Afghan Forces Accelerate Taking Security Lead in Country
Afghan forces will take the lead for security throughout Afghanistan this spring rather than at mid-year, President Barack Obama announced at a White House news conference.
Obama and Afghan President Hamid Karzai spoke following White House meetings.
The Afghan president emphasized that the number of American forces that will remain in Afghanistan after the NATO mission concludes at the end of 2014 is not crucial.
“Numbers are not going to make a difference to the situation in Afghanistan,” Karzai said. “It’s the broader relationship that will make a difference to Afghanistan and beyond in the region. The specifics of numbers are issues that the military will decide and Afghanistan will have no particular concern when we are talking of numbers and how they are deployed.”
Afghan forces will be in the lead sooner than planned, Obama said. U.S. and NATO forces have been training Afghan police and soldiers, who have progressed to the point where they are able to take the lead, Obama said. “We are able to meet those goals and accelerate them somewhat,” he said. “What's going to happen this spring is that Afghans will be in the lead throughout the country.”
U.S. forces will still be in the fight, the president said. “It does mean, though, that Afghans will have taken the lead and our presence, the nature of our work, will be different,” he said. “We will be in a training, assisting, advising role.”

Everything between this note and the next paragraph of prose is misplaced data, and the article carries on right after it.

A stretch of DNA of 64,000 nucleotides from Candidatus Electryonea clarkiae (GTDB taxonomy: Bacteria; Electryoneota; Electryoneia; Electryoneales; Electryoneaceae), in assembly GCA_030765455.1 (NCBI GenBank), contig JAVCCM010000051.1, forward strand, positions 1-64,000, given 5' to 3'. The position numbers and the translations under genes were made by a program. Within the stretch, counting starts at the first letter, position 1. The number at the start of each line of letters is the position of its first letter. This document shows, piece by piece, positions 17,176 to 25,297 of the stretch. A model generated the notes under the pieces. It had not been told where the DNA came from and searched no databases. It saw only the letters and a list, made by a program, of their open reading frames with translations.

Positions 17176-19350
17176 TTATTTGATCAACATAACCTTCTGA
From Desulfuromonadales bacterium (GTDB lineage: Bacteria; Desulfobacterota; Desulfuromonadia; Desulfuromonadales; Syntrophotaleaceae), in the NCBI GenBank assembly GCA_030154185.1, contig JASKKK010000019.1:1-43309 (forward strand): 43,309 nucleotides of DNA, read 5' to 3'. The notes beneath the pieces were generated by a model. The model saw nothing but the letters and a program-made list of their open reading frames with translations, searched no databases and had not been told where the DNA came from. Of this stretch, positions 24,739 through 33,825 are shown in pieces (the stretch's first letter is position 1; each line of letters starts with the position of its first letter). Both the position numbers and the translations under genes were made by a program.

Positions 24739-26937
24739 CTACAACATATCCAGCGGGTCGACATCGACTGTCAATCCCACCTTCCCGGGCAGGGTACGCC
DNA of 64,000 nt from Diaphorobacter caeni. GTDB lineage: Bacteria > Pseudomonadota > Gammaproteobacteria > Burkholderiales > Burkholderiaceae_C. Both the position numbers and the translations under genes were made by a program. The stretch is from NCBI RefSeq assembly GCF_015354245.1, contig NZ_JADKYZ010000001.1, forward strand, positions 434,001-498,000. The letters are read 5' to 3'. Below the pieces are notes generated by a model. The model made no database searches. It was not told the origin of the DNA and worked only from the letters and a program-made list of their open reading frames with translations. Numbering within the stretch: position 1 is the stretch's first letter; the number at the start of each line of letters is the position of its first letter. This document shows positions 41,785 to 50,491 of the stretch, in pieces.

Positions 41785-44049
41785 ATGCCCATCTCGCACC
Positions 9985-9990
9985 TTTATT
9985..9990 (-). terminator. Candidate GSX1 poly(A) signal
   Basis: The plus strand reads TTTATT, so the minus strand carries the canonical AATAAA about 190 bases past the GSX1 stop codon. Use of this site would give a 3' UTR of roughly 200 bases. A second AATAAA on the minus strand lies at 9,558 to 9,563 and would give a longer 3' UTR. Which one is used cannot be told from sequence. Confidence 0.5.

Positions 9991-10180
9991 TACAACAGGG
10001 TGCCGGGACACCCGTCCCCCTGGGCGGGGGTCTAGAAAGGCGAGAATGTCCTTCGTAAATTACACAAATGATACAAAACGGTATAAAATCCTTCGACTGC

This will lead to a responsible end to the war in Afghanistan by the end of 2014, the president said. “This progress is only possible because of the incredible sacrifices of our troops and our diplomats, the forces of our many coalition partners, and the Afghan people, who’ve endured extraordinary hardship,” he added.
Obama noted that more than 2,000 Americans have been killed in Afghanistan since the war began in 2001, and tens of thousands have been wounded. “These are patriots that we honor today, tomorrow, and forever,” he said.
The president promised that the number of U.S. service members in Afghanistan will continue to drop over the next year. Some 66,000 Americans are deployed to the nation now. “I’ve pledged we’ll continue to bring our forces home at a steady pace,” he said. “And in the coming months, I’ll announce the next phase of our drawdown, a responsible drawdown that protects the gains our troops have made.”
Karzai and Obama discussed the still to be worked out bilateral security agreement between the two nations. Part of this is a status of forces agreement, which will protect American service members. Both said they think an agreement is possible this year.
Article by Jim Garamone, American Forces Press Service